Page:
[Bitcoin-development] Addressing rapid changes in mining power

Andy Parkins andyparkins at gmail.com
Wed Nov 23 15:11:07 UTC 2011


On 2011 November 23 Wednesday, Christian Decker wrote:
> Just brainstorming here, no idea if this would work:
> 
>    - Pick any old block
>    - Create a chain fork by creating simpler blocks on top of your chosen
>    one
>    - The chain will not be accepted by others
>    - At some point you might find an incredibly hard block that makes your
>    forked chain the hardest one in the network
>    - Suddenly all your blocks are valid and you force people to switch to
>    your forked chain
> 
> If this is possible it would allow you to revoke all transactions and claim
> all the mined coins since you forked. My point is that the notion of
> hardest chain is not so simple.

The above is a problem in either system (mine or current).  If I can make a 
"hardest chain", then I have indeed reverted all the existing transactions. 

Look at CBlock::AddToBlockIndex(), 

    if (pindexNew->bnChainWork > bnBestChainWork)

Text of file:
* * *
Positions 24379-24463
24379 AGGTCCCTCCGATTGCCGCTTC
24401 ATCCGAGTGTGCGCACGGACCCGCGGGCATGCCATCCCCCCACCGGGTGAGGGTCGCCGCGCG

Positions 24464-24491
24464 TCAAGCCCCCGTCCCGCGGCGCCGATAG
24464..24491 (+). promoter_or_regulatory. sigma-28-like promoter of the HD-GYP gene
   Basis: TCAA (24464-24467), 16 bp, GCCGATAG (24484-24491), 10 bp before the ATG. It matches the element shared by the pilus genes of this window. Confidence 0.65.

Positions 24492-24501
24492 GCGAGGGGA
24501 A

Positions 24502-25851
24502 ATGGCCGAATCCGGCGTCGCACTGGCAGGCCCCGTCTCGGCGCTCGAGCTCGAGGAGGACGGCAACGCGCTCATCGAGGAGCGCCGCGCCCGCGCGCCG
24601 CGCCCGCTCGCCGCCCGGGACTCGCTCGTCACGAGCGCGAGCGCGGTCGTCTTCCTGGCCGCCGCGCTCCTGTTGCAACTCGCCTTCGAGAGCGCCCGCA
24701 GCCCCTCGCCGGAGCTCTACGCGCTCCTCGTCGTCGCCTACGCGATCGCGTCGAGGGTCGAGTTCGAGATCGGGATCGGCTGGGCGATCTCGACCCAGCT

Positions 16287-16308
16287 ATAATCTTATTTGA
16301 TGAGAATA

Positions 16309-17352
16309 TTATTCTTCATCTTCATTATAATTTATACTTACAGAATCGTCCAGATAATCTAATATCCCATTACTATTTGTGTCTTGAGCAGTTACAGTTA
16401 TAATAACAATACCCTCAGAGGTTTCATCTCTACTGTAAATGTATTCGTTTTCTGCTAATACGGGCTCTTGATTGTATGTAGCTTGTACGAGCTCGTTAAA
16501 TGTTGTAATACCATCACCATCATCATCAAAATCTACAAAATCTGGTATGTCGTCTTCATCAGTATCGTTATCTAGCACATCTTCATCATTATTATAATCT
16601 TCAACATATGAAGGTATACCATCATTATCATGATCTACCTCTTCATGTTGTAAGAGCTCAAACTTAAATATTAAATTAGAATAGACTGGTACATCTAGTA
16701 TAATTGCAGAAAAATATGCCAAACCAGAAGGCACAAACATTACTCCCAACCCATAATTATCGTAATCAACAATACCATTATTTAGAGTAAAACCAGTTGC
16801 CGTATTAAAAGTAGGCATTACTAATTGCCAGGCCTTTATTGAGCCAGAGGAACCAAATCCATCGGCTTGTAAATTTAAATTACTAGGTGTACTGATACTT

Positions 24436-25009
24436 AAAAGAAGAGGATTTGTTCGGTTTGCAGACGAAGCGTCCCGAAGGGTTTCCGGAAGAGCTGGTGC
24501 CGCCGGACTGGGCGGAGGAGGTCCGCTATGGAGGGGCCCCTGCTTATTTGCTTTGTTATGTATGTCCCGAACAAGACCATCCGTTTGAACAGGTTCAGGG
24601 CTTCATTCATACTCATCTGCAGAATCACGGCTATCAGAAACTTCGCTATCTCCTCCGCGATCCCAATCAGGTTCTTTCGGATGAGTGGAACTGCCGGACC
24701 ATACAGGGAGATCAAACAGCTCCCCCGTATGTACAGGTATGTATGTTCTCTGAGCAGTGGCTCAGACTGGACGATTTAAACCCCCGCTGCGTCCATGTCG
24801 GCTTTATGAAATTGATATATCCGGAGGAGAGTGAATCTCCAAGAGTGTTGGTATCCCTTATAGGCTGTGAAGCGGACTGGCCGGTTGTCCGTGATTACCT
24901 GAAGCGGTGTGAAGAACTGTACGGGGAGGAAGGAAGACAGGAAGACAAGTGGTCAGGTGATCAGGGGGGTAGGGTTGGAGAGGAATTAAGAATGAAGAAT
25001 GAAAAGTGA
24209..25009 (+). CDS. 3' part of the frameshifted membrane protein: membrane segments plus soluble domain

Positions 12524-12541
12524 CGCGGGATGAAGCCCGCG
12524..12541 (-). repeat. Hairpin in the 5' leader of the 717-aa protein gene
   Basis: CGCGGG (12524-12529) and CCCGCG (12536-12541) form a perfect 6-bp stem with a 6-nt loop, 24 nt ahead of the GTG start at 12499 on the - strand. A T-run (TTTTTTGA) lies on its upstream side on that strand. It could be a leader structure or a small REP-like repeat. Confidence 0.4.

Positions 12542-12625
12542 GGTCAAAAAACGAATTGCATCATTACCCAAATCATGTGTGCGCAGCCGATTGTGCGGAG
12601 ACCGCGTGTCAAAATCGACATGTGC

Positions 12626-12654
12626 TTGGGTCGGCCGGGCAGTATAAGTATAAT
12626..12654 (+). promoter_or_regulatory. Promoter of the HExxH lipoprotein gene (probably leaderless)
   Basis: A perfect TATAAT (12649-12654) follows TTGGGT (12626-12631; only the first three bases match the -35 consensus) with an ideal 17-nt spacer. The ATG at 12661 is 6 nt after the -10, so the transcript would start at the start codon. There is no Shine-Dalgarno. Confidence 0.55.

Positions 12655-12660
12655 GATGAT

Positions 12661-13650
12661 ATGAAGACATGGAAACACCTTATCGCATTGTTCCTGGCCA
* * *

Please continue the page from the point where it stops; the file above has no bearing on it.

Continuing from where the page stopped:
if (!SetBestChain(txdb, pindexNew))
            return false;

If the received block has higher total chain work than the current best chain 
work; then the new block becomes the head of the best chain.  The chain work 
being calculated like this (I've abbreviated for the email):

  pindexNew->bnChainWork = pprev->bnChainWork + pindexNew->GetBlockWork()

I'm not entirely convinced that this method of totalling chain work is the 
best (it's a sum of exponentials I think); but that's a different issue.

> The difficulty of invalidating a chain is dramatically reduced with your
> time window approach, by not requiring a given difficulty, and relying on
> synchronized time windows.

I don't see that it is reduced; it is the same.  Hashes are hashes.  A given 
difficulty isn't required, but a higher difficulty beats a lower difficulty.  
So whatever the hashing power of the network at that moment, it's used.  That 
makes the chain more secure, not less.



Andy

-- 
Dr Andy Parkins
andyparkins at gmail.com
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